Five summer recipes and a question
The ACBN takes on the dog days of summer.
Folks, I’m going to confess something to you: my brain is fried right now!
Some small part of me still clings to the childhood notion of summer being a simple and carefree time, a time when the mind could be allowed to roam free, lazily daydreaming while lounging in the shade and staring at passing clouds.
As an adult, though, nothing could be further from the truth.
Our household schedule is hopelessly overbooked from now until well into fall with summer camps, business trips, birthday parties and all other manner of obligations. Paired with the oppressive heat and humidity of summertime, it can be hard to want to think about anything, let alone decide what to make for dinner.
With that in mind—and owing to the fact that there are a whole lot of new faces around here after the past few weeks—I thought it might be nice to dig through the ACBN’s extensive archives toda and highlight a few recipes that are perfect for relatively low-effort summer dinners.
Leading off with this one, because it was the highlight of this past weekend’s restaurant pop-up collaboration with Lou Øyster Cült—an absolutely delicious salmon burger that highlights the fish above all and comes together in just a few easy steps, and doesn’t require a grill to get just perfect.
I first published this one in January, but it turns out it’s even better as a summer night dinner.
I’ve published more than 150 unique recipes in this newsletter, and this one’s easily in the top five of ones that readers have told me they’ve made and enjoyed themselves. There’s a bit of prep on the front end—this is more of a Sunday afternoon recipe than a Tuesday evening one—but it’s something that you can make a big batch of ahead of time and then eat all week long.
This recipe isn’t mine.
Or rather, it is mine, but only because I’ve inherited it through four generations of my family, dating back at least to my grandmother’s father, who made it from the bounty he’d grown in their backyard. It’s not a “hot sauce” in the sense you’re thinking, but rather a sort of chunky gazpacho—hand-chopped, not blended—and it’s the absolute perfect thing to make right now as farmer’s markets and gardens teem with seasonal tomatoes and peppers.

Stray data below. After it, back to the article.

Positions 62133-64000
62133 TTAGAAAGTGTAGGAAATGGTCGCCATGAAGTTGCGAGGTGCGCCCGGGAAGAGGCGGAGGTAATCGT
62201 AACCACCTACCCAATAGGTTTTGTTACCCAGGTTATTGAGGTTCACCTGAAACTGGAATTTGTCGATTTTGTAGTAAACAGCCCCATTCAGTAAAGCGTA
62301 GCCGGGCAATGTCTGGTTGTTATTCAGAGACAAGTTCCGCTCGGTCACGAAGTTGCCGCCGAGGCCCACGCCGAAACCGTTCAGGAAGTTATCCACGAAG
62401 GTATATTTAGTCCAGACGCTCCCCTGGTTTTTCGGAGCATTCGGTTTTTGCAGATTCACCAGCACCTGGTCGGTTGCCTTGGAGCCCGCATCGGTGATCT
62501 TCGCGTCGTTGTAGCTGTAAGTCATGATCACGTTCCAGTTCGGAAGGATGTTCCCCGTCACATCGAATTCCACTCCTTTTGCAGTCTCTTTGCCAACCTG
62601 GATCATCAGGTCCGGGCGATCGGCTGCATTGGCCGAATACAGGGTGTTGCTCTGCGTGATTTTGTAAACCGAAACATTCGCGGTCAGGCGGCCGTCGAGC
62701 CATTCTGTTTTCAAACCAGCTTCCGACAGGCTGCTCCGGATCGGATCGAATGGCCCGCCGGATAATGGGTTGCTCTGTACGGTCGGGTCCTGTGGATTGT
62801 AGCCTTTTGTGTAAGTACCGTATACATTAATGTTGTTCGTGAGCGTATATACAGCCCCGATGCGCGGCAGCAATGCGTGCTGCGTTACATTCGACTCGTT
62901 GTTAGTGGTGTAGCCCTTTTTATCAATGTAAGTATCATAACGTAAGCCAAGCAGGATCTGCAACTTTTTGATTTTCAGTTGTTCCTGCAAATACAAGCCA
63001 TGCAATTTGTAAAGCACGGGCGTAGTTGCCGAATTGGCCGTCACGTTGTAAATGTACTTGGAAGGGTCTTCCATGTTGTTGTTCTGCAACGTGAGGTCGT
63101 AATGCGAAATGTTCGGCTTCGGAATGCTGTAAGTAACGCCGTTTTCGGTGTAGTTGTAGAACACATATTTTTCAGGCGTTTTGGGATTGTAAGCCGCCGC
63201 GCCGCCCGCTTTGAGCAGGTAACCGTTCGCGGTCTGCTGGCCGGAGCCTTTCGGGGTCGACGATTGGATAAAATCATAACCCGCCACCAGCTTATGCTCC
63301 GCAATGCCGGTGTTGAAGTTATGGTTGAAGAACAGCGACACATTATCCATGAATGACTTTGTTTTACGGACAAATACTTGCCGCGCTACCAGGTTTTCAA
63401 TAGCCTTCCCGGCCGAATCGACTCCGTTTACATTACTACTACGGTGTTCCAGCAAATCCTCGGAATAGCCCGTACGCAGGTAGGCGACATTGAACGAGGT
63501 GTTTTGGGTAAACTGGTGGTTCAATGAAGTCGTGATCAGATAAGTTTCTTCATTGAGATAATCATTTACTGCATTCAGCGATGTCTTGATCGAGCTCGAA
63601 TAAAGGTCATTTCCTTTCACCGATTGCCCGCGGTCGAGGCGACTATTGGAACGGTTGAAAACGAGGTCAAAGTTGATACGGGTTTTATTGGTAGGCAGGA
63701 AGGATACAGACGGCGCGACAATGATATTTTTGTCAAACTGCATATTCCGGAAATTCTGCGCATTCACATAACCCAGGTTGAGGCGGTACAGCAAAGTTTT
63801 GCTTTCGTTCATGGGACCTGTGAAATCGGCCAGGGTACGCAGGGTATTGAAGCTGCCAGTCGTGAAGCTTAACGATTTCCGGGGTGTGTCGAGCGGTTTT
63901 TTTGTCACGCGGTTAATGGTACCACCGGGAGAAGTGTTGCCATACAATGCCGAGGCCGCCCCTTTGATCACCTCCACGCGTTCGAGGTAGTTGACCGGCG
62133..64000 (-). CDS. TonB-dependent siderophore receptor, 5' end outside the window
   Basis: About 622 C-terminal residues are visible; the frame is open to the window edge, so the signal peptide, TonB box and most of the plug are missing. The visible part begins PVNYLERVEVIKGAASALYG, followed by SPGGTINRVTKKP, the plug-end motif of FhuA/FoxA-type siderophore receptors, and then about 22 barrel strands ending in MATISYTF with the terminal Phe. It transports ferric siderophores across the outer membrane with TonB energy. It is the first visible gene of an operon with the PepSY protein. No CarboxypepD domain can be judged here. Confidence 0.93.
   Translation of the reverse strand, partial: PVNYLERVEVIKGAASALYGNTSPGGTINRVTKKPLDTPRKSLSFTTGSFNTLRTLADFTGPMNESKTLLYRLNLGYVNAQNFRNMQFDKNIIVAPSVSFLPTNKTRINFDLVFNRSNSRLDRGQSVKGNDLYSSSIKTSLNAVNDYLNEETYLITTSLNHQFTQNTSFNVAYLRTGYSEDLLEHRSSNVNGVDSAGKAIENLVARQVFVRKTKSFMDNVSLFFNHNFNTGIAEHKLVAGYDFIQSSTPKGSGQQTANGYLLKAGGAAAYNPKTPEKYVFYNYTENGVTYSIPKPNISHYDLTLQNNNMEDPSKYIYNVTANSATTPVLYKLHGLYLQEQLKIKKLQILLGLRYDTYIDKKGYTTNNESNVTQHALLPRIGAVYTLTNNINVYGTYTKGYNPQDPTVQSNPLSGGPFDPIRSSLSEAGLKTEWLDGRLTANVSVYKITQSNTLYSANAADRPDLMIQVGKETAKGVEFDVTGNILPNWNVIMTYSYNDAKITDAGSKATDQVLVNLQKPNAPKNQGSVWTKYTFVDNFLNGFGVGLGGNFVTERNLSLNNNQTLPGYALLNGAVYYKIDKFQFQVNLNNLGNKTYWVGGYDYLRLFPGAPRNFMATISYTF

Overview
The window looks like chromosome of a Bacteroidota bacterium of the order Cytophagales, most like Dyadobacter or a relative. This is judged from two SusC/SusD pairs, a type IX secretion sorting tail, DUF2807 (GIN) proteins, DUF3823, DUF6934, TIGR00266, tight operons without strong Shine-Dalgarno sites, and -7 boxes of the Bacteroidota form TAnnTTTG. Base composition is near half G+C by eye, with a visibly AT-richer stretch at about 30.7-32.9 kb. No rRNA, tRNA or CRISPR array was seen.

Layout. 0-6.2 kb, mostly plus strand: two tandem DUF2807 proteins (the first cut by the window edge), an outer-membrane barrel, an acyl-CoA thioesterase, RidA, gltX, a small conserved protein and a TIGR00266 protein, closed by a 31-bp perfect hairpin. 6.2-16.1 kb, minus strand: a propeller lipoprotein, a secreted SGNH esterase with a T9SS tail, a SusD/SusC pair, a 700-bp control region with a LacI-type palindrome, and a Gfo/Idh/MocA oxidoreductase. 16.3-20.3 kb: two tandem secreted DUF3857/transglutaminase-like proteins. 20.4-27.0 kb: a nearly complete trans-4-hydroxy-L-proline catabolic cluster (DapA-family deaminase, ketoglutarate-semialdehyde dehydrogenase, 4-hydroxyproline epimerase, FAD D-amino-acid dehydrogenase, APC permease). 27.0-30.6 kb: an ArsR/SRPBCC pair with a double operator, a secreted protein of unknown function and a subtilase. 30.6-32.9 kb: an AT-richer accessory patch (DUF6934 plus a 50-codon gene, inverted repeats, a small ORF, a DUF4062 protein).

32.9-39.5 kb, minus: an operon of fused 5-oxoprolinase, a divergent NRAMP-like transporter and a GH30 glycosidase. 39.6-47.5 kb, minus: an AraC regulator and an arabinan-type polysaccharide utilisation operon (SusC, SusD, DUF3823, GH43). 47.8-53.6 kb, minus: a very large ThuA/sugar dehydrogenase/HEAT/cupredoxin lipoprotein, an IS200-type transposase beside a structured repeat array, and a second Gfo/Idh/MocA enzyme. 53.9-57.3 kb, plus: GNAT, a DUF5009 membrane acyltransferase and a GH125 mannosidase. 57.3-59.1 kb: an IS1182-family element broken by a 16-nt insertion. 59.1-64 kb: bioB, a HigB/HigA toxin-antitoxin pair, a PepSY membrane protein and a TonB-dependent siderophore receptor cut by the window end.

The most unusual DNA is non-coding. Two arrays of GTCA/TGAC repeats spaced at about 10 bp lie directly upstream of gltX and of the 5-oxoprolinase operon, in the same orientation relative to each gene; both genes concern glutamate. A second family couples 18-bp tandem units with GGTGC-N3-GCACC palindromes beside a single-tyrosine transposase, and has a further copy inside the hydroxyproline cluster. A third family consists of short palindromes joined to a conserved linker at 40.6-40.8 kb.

I’m not the first person online to come up with this combination, but let me stand as a proud advocate of the most wonderfully half-assed shortcut to Flavortown. It’s a stunningly-simple marinade: soy sauce, chopped garlic and Jarritos Pineapple soda, and—quickly assembled the night before grilling—really makes pork chops or chicken thighs sing.
In this recipe, I paired it with an under-the-radar classic Southern condiment: horseradish-tinged Jezebel Sauce. It’s a banger.
There’s a few clever tricks embedded in this one, from my favorite way to get a full-blast steakhouse-quality sear on a steak, to the super-simple way to get a cheesy crunch in your steak tacos. Liven up a summer evening with this one.
Hey, some of these posts are paywalled, ya jerk!
They sure are! The Action Cookbook Newsletter is an independent publication that doesn’t run any ads and survives solely on subscription revenue.
People on the free email list get one newsletter a week, while paying subscribers get all three, which usually includes that week’s recipes and cocktails. If you haven’t yet, I’d love if you made the jump to a full subscription today. To entice you, I’ll even give you 20% off a yearly subscription. That’s only $40 for a full year—over 150 newsletters!
This offer’s only available for a couple days, so act now. It’s worth it, I swear!
Now, a question!
Or rather, a solicitation for questions.
I’d like to do a mailbag soon! I’ve done more than 470 newsletters here, and yet somehow I’ve never done a mailbag. Do you have any questions for me? This could be on anything—cooking, cocktails, parenting, dogs, sports, architecture—you name it. Reply to this email, and I’ll pick out a few to address in an upcoming newsletter.
Thanks in advance!
—Scott Hines (@actioncookbook)
Bonus content, because I like you
Here is a picture of my good* boy Olaf laying down across both of my feet while I was trying to cook.
*he’s not a good dog by any objective measure, but he’s a very good boy
The Action Cookbook Newsletter is a reader-supported publication. To receive new posts and support my work, consider becoming a free or paid subscriber.